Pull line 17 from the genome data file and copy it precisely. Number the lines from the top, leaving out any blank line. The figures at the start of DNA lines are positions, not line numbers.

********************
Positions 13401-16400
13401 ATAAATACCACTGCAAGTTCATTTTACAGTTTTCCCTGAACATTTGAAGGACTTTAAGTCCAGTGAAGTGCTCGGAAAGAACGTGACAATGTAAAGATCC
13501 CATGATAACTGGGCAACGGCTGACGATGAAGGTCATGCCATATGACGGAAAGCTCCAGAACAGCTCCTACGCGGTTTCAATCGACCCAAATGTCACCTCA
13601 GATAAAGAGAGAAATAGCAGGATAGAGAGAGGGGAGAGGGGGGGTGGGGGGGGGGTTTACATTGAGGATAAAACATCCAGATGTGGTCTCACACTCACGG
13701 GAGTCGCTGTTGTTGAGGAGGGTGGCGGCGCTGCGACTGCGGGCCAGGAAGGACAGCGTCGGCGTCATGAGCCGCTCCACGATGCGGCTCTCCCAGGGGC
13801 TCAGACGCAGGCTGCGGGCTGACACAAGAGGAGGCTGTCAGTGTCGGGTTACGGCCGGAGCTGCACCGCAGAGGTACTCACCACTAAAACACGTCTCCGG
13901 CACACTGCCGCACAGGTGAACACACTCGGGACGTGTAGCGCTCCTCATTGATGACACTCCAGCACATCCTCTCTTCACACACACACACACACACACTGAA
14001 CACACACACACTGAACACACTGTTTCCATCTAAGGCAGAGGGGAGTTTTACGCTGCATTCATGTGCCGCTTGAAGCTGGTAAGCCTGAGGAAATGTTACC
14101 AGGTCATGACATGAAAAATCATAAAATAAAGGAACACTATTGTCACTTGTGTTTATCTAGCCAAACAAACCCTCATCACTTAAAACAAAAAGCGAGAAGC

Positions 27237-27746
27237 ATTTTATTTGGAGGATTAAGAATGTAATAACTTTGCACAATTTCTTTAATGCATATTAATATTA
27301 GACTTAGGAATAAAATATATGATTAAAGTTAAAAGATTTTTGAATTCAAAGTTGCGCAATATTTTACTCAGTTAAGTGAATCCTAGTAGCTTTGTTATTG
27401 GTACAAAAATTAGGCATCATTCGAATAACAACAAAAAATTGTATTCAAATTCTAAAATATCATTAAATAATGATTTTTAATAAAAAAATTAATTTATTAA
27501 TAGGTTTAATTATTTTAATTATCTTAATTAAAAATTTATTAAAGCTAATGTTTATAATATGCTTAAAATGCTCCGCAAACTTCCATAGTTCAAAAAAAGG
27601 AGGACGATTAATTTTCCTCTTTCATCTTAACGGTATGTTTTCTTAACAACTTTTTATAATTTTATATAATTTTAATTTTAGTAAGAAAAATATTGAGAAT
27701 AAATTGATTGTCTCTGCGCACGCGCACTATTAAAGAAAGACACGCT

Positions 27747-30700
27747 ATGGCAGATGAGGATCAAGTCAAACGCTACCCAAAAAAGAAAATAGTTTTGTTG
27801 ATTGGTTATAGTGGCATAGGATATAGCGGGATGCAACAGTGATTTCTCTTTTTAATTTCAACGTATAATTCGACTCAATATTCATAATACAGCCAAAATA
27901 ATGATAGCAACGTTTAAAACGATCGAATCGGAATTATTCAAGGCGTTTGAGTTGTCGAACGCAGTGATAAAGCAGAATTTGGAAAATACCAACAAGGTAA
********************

Positions 27747-30700